CV: Your creative voice emerged from your activism. How did that journey begin?
PS: I have always been an ally to women’s activism, even before I could fully comprehend my presence in those spaces, as a volunteer with the Fiji Women’s Rights Movement and for a community theater group called Women’s Action for Change. They wholeheartedly supported our [LGBTQIA+ focused] work and offered us our own space. It was at the Fiji Women’s Crisis Centre that I started to use storytelling in my work, a way of talking about lived experience to create a deeper understanding of the need for equal rights from a more ‘human’ perspective.
CV: Tell us about the poetry scene in Suva, its history and social and political contexts, and also your beginnings within it.
PS: In the late ’60s/ early ’70s, the first wave of contemporary Pacific writers—people like Albert Wendt, Konai Helu Thaman, and Epeli Hau’ofa (founder of USP’s Oceania Centre for Arts and Culture)—were writing against the colony. As our countries were gaining independence, they responded to a global call to write in our words, with our own worldview, remembering our knowledge. The second wave looked at issues impacting the region, a nuclear-free and independent Pacific, rethinking Pacific education, the role of women in society, the impact of development, etc. And now in this third wave, we’re looking inside, at ourselves; a more insular kind of writing.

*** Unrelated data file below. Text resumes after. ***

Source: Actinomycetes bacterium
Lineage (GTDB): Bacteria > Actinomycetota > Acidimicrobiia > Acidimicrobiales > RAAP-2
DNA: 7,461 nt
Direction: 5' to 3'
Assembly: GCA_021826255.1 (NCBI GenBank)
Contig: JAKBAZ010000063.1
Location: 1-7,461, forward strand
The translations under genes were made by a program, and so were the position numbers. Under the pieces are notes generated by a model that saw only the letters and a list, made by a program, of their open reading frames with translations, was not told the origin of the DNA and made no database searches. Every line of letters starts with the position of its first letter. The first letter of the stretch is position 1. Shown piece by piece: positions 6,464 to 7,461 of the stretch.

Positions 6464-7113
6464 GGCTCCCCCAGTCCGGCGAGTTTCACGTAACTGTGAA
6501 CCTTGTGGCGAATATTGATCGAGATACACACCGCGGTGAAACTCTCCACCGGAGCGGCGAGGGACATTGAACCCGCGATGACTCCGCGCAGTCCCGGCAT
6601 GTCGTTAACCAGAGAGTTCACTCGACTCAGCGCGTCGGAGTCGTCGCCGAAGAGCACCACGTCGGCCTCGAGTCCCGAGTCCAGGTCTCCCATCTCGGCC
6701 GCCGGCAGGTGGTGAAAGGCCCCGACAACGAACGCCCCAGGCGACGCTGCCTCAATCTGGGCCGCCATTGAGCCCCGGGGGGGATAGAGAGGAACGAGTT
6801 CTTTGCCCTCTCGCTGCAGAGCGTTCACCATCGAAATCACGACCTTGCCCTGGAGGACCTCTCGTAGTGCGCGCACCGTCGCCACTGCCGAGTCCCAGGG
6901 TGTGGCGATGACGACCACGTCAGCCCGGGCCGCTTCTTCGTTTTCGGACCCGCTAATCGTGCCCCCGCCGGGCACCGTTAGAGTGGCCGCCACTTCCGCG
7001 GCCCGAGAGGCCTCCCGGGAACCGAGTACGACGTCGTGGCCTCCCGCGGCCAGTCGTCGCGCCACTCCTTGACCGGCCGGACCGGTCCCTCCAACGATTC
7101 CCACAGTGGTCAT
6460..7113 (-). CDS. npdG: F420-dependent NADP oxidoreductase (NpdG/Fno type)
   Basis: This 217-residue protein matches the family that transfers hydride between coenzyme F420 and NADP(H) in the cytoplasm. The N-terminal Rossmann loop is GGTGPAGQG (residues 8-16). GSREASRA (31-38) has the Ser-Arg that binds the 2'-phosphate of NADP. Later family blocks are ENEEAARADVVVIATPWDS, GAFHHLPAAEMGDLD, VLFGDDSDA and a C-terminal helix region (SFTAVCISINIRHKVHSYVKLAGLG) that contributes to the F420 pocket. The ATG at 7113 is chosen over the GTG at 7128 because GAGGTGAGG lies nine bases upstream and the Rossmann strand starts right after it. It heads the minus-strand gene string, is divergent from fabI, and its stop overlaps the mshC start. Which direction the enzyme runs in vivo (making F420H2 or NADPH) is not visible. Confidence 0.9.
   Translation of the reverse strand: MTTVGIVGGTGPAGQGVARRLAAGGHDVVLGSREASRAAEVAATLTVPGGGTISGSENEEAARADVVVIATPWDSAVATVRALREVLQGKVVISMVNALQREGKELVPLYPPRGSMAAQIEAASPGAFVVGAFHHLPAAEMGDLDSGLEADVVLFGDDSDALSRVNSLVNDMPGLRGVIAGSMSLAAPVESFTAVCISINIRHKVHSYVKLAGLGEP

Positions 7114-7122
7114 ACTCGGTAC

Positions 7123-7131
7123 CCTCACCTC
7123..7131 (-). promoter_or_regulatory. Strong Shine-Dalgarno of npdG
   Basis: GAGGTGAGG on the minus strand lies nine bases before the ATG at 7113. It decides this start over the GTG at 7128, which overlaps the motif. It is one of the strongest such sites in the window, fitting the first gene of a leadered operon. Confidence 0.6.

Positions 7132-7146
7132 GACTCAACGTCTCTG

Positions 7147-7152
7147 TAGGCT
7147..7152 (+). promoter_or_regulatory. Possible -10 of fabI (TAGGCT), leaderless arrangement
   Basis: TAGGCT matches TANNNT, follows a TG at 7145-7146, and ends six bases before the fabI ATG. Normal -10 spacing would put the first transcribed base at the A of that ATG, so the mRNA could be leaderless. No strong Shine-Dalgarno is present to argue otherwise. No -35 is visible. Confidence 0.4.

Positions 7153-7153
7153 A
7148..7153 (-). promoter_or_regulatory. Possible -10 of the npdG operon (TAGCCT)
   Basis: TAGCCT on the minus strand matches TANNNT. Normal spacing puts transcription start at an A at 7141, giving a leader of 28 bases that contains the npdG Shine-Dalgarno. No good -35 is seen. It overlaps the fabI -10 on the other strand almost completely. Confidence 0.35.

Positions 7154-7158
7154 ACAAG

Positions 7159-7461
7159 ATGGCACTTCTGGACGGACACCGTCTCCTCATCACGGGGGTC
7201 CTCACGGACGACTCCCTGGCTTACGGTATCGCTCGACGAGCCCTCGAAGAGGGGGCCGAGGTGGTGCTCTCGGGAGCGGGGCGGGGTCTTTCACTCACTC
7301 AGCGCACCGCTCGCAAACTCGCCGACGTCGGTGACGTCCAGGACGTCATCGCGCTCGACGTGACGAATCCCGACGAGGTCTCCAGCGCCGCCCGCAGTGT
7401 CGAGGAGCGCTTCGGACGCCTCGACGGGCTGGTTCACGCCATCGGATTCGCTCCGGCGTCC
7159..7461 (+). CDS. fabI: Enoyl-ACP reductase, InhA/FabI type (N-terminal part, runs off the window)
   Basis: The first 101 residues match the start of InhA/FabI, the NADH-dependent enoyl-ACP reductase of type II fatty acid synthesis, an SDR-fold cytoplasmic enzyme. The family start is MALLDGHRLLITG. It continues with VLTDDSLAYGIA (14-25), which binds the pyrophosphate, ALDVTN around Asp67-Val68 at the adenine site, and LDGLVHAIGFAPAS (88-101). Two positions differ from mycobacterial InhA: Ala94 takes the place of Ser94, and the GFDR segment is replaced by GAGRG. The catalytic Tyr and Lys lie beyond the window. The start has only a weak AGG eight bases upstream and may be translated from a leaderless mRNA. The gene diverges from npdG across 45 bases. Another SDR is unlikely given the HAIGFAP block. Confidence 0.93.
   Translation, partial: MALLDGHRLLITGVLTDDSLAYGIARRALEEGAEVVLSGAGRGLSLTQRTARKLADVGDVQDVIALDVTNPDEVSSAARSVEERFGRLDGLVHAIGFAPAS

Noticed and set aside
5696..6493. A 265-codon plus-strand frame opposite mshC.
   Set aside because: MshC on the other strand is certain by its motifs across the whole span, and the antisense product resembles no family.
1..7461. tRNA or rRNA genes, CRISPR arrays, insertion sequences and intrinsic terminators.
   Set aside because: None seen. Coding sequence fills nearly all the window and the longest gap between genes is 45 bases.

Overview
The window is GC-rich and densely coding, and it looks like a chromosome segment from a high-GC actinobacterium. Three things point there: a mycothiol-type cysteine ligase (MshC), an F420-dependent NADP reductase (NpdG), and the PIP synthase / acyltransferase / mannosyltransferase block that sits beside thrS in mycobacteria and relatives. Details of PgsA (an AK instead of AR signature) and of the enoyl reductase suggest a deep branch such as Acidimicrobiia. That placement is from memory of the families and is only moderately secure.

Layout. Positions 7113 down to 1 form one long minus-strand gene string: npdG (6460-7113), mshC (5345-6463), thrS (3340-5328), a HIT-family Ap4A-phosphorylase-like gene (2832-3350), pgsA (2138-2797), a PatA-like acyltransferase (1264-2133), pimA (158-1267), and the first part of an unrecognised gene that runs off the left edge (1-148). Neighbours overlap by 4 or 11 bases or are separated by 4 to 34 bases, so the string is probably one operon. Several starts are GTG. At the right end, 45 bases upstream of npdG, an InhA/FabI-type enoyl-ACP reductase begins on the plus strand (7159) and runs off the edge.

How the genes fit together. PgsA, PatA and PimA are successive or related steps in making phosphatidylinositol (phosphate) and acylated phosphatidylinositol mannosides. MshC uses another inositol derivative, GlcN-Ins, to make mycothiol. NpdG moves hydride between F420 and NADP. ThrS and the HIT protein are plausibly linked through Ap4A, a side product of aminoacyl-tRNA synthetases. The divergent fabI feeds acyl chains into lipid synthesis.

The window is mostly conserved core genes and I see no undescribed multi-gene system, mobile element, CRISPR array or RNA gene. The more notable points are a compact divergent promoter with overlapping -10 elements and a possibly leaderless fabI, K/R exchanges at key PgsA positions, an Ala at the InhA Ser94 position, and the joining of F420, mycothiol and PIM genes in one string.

Poetry was something I’d initially done on the sly, just for me. But I became good mates with and inspired by people like [poet and scholar] Teresia Teaiwa, for example. Gary Apted, a friend to many in the scene, had opened the doors of his nightclub, Traps, to host the first public poetry readings in Fiji. It was there that I got to hear Hau’ofa read his poems and see Luisa Tora’s early performance pieces—especially one about “building a closet.” They were the masters; part of what would become the Niu Waves collective, which included other important voices like Cresantia Koya [a.k.a. OneAngry Native], Susie Sela, etc. I knew I wanted to share my work with that kind of crowd. When our slam poetry scene developed soon after, I was reborn.
CV: In this International Decade of Indigenous Languages, how present is Fijian in today’s poetry?